Cleburne Times-Review Article for January 29, 2006
“Make it your ambition to lead a quiet life, to mind your own business and to work with your hands, just as we told you, so that your daily life may win the respect of outsiders and so that you will not be dependent on anybody.”
--1 Thessalonians 4:11-12
In a recent column, Molly Ivins outlined the reasons why she would not be supporting Hillary Clinton for president. The Clintons, Bill and Hillary both, are guilty of many political sins, but probably the worst of them is one Molly mentions in her first paragraph: “triangulation,” that particularly Clintonian strategy of charting a course straight down the middle of two extremes on any given issue. Bill Clinton’s version of Karl Rove, Dick Morris, may have invented triangulation, but now everyone wants in on the act, to the point that even conservatives are sick of seeing Republicans use it. Maybe the most egregious example of this tactic, and certainly the most harmful to America’s future (not to mention the Democratic Party), occurred in 1992 over NAFTA and global “free trade.” Back in those days, which seem so long ago now, the rich and notoriously obnoxious loudmouth H. Ross Perot exploded in the polls by, among other things, bashing “free trade.” NAFTA was then a predominantly Republican issue, closely associated with George H. W. Bush, and bitterly opposed by most of the Democratic base, particularly labor unions. So, after hemming and hawing for as long as possible, Clinton finally, at literally the eleventh hour, October of 1992, endorsed NAFTA “with reservations,” calling for better environmental and labor standards. Once he was safely elected, Clinton worked quickly to isolate the still-ranting Perot and managed, just barely (like Nixon going to China) to cram NAFTA through a Democratic Congress. If the intention was to lure big business (or at least big investors) away from the Republicans, it was a disaster of Biblical proportions: discouraged labor voters stayed home, business PAC money still flowed like a tidal wave to the Right, and the GOP stormed Congress in 1994. By plugging into the same sort of economic appeasement that Reagan, and the first Bush (and now the second Bush) followed, Clinton crippled his own party, but worse yet, has put America on the fast track to second-class status in the world economy.
After years of NAFTA, GATT, the WTO and other alphabet soup agreements that weakened American sovereignty in favor of unelected pro-corporate bureaucracies (far worse than the impotent UN that is the boogeyman of all Conservatives), manufacturing has declined as a share of the American economy from 39% in 1988 to an anemic 9% in 2004. Ford Motor Company recently announced that it will layoff as many as 30,000 employees and close ten plants in the United States. This follows a similar amount of layoffs by General Motors. Bethlehem Steel, one of the engines of the Industrial Revolution in this country, died with a whimper in 2003, leaving taxpayers holding the bag for 95,000 workers and retirees. After the US was forced to lift protections against cheap Chinese textiles, the market was so flooded, and the prospect of the utter collapse of the American textile industry so imminent, even the Bush Administration was forced to take action, though it remains to be seen if this “gentlemen’s agreement” does anything more than just postpone the inevitable. America’s trade deficit declined slightly in October of last year to $64.2 billion, but that’s still the third-largest in history. Foreign ownership of US debt, after remaining steady at around 20% from 1970 until 1995, is now over 50%. Of that debt, now over $8 trillion dollars, Japan held $682.8 billion and Red China $249.8 billion as of November 2005.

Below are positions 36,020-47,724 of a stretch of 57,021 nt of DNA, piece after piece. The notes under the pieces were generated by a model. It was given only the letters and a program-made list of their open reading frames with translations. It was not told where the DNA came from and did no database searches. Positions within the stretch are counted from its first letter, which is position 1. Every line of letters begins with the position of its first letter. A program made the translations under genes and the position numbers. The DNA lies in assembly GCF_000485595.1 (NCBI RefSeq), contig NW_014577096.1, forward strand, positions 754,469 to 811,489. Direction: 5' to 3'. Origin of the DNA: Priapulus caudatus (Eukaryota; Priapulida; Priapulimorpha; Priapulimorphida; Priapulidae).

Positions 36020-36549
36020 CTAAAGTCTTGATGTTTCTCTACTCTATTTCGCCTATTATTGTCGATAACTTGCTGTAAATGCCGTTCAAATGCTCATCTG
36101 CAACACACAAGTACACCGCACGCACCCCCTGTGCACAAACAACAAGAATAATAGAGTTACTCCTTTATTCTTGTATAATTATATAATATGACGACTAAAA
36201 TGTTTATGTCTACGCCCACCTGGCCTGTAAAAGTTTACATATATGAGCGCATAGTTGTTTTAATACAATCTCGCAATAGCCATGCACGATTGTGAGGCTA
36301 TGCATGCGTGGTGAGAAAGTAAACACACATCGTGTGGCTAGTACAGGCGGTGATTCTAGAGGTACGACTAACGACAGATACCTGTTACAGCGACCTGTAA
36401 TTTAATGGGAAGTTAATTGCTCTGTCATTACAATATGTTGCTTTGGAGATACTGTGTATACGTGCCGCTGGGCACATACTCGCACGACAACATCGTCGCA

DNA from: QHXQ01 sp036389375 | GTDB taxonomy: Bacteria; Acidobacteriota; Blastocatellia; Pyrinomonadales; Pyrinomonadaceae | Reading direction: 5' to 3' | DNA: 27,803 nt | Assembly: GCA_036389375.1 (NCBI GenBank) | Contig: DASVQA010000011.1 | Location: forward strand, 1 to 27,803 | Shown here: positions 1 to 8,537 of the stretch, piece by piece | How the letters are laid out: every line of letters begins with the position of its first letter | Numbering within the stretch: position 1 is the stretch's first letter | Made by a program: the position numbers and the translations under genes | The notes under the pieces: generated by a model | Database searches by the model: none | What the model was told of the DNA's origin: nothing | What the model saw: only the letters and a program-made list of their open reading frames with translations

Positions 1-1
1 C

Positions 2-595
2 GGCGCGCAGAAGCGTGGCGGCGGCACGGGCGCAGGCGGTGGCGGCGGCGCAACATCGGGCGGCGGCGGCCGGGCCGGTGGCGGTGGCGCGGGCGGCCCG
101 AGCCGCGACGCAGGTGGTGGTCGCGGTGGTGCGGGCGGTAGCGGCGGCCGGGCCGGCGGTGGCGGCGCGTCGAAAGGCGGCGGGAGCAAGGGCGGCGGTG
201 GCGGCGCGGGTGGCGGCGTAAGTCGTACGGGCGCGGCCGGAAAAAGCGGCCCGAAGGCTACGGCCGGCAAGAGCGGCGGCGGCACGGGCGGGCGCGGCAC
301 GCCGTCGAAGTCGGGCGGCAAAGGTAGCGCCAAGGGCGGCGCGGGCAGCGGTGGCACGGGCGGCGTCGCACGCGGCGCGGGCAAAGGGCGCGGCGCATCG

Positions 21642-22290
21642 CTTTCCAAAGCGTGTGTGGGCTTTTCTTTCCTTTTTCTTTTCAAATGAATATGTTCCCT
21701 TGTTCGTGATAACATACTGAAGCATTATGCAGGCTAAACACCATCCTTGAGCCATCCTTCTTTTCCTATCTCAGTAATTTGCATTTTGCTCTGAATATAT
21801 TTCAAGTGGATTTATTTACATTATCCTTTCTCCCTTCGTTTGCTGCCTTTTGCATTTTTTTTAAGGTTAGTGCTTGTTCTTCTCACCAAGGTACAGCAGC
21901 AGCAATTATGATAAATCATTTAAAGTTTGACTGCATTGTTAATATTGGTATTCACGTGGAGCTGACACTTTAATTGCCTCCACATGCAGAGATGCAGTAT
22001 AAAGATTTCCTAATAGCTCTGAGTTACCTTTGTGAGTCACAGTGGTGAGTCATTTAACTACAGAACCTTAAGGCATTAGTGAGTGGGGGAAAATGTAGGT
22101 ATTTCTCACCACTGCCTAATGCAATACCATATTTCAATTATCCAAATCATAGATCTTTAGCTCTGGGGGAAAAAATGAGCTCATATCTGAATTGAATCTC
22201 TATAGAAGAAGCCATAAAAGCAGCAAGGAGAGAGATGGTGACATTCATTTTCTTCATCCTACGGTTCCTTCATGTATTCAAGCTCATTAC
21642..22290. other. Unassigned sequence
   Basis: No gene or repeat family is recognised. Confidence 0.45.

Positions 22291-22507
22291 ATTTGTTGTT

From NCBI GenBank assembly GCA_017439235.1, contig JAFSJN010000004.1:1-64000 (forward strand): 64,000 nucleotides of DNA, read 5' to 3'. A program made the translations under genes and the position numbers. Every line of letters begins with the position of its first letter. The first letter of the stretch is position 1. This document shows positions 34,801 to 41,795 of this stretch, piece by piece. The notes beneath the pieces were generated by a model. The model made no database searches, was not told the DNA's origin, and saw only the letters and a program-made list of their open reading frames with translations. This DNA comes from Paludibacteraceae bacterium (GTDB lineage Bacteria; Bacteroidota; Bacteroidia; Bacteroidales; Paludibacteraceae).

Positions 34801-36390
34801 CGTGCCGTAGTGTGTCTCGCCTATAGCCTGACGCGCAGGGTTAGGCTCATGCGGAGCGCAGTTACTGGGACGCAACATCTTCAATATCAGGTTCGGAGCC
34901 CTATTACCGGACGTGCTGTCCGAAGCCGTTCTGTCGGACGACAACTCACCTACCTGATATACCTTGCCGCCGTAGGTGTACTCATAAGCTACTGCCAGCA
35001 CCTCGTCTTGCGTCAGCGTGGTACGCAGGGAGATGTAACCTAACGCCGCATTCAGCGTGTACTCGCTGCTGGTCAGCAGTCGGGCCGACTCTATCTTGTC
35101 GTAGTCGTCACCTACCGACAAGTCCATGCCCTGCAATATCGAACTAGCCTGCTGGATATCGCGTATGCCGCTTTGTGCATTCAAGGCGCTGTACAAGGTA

So, who cares? So what if we aren’t making cars, or steel, or textiles, or much of anything else? The economy seems okay outwardly. The unemployment rate is down a little, for however much you can trust the “official” jobless rate. Here’s why you should care: you cannot be an economic superpower and not make anything. You cannot be an economic superpower and owe astronomical amounts of money to foreign countries which do not necessarily have your best interests at heart. Don’t believe me? Ask Great Britain. Better yet, read “Wealth and Democracy” by every Democrat’s favorite Republican Kevin Phillips, or the older but still relevant, “The Rise and Fall of the Great Powers,” by Paul Kennedy. They both make the same point: throughout history, countries that abandon manufacturing in favor of “high finance” and other “paper economies” rapidly end up being pushed off the top of the heap. Or think about this: I remember the days when Republicans lined up to accuse Bill Clinton of selling out to Red China (when in reality he was following almost to the letter George H. W. Bush’s policy). But what if China decides to invade Taiwan? What, exactly, could we do about it, even if our military wasn’t already bogged down in Iraq and strained to the breaking point? The People’s Liberation Army (which is really more a giant real estate company these days anyway) would never have to fire a shot; they could just sell off their Treasury bonds and wreck the US economy overnight if we raised a peep.
Now here’s another question: why are there NO Democrats of national stature talking about this? Forget a third political party, I’d be happy if we had two!